Workload measurement comes under scrutiny

December 1, 2005

Increasing workload is a common trend in radiology departments throughout Europe. The question is, How can we measure it effectively?

Increasing workload is a common trend in radiology departments throughout Europe. The question is, How can we measure it effectively?

Counting the number of diagnostic imaging examinations performed today and comparing it with the number of examinations performed previously is not sufficient when assessing a change in workload. At my own institution, the number of CT examinations performed per month tripled between the beginning of 2001 and the end of 2004. During this time, we upgraded two old CT units to multislice systems. The number of MR scans increased by 400% over the same four-year period, while the number of conventional x-ray procedures fell slightly.

But the change in workload is not simply the change in absolute numbers. The time taken to acquire and report a cross-sectional imaging study is far higher than that required for conventional x-ray examinations. The nature of the radiological procedure must be taken into account as well.

In 2001, the Danish Radiology Society proposed a points system to measure radiological workload (www. drs.dk). Each examination was allocated a higher or lower number of points depending on its complexity and staffing requirements. A chest x-ray, for example, was allocated one point, breast ultrasound 1.5 points, head CT two points, MR of the knee three points, MR cholangiopancreatography four points, and pulmonary arteriography five points.

The total number of examinations performed in our department from 2001 to end-2004 increased by 40%. If we use the points system, however, we see that workload actually increased by 100%, while productivity per employee rose by more than 45% over the same period. These figures provide a more realistic picture of the change.

Finding an accurate way to measure workload is important because it is often linked to reimbursement payments. Many fee-per-procedure systems are not very good at reflecting the differing complexity of examinations. For example, an MR scan of the knee is a short, straightforward procedure. A combined MRI examination of the brain, spine, and pelvis takes much longer. At our institution, we would receive the same sum of money for both of these imaging investigations. The national health authority in Denmark has one figure for MR: Euro 340. It pays Euro 205 for CT, regardless of the length and complexity of the examination. The payment system should be more flexible than this.

The growth of the radiological workload is likely to continue. One of the reasons is that newer oncology treatments are proving to be more successful. Our department has seen a 27% rise in patients presenting for imaging follow-up after periods of chemotherapy and/or radiotherapy. Clinicians are also more likely to submit imaging requests than in previous years. Today arthroscopy is seldom scheduled unless there is an abnormal MRI of the joint.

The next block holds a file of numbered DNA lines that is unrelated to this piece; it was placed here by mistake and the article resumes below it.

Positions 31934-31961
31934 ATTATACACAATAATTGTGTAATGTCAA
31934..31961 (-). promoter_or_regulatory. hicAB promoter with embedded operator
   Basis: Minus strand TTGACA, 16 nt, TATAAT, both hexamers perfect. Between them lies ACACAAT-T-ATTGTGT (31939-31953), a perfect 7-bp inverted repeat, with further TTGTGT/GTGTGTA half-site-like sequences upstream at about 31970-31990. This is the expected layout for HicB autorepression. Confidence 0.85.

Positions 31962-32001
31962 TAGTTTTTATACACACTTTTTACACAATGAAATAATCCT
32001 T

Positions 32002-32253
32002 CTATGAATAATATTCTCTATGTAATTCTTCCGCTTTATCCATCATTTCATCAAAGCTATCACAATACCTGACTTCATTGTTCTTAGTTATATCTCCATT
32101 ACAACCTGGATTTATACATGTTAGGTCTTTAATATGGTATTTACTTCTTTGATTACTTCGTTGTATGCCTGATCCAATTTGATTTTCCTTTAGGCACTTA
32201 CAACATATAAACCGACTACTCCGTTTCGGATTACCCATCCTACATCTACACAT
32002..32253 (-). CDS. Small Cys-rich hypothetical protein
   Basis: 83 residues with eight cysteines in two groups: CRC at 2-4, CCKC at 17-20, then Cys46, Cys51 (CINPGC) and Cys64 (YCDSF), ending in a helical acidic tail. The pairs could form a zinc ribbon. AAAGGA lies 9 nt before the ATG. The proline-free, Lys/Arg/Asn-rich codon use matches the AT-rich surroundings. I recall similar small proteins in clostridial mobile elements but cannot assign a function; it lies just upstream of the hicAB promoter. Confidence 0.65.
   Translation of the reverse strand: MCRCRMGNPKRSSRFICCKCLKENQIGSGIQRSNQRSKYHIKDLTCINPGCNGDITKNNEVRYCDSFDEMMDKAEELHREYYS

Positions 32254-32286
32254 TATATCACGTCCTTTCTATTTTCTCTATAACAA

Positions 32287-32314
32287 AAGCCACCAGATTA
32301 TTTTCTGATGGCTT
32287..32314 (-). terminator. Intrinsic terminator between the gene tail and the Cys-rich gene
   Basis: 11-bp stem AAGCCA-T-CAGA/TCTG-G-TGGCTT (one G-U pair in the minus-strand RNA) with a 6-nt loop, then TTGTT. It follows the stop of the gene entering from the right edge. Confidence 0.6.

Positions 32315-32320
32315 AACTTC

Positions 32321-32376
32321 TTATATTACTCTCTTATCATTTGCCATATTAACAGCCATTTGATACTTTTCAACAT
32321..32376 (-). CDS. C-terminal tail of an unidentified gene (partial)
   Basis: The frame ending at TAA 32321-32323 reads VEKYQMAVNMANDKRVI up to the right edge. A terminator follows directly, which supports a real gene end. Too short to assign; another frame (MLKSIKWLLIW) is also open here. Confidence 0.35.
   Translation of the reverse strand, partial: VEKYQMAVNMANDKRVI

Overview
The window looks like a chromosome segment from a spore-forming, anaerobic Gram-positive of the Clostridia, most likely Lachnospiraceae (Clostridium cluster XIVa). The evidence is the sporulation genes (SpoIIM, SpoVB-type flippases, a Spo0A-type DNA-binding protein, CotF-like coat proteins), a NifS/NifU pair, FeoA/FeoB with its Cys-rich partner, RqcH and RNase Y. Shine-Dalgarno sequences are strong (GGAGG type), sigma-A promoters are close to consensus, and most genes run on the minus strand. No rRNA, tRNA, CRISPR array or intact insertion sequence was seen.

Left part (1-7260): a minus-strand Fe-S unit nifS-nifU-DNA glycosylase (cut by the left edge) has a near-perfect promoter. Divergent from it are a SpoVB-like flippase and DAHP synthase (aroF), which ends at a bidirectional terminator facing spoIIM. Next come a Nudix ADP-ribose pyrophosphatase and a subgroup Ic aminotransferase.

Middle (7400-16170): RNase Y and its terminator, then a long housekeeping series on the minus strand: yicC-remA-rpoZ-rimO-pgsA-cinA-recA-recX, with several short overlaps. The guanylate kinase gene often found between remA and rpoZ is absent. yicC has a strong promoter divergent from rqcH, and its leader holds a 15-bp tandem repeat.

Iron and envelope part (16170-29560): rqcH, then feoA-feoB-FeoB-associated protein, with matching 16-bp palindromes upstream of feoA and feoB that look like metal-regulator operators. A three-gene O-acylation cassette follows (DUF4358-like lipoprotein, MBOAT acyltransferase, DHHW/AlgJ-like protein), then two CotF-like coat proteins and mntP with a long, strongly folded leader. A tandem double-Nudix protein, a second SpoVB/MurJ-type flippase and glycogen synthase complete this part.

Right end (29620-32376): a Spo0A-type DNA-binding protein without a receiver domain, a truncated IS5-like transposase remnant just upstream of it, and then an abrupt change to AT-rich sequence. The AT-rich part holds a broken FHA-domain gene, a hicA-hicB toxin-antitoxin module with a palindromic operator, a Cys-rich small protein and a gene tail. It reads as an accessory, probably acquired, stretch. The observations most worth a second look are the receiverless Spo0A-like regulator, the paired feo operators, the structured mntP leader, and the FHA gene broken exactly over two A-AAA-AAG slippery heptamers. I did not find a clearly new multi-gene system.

University radiology departments usually have to deal with the most difficult and time-consuming cases. Patients referred for an MR scan because of abnormal joint pain can choose which imaging clinic or hospital department they attend. Oncology patients undergoing repeated follow-up imaging must return to the same scanner for each examination. Simple ultrasound scans may be performed in clinical departments now that the cost of a standard ultrasound scanner is so low. Ultrasound referrals to diagnostic radiology departments may consequently be more complex.

Increasing workload means longer patient waiting times. But the switch from conventional examinations to cross-sectional imaging need not always have a negative impact on productivity. Modern technology can provide a fast and economical service. We stopped performing intravenous urography in 2002, for example, and switched to unenhanced CT for investigating patients with renal colic. When three urology departments merged into our hospital 18 months ago, leading to a threefold increase in patients presenting with flank pain, we were able to manage this tripling of patient numbers successfully. With unenhanced CT, patients spend less time in the hospital, so the hospital can cope without more acute beds.

The points system is not widely used in Denmark to measure actual workload changes because it is not linked to the reimbursement system. We have been using the system at Herlev to demonstrate its value and hope that in the future such a system will be employed universally.

It will be interesting to consider alternative systems for measuring workload that are used in other countries. Although it will take time to find a commonly accepted solution, I hope that this proposal will stimulate the debate.

PROF. THOMSEN is chair of diagnostic radiology at Copenhagen University Hospital at Herlev, Denmark.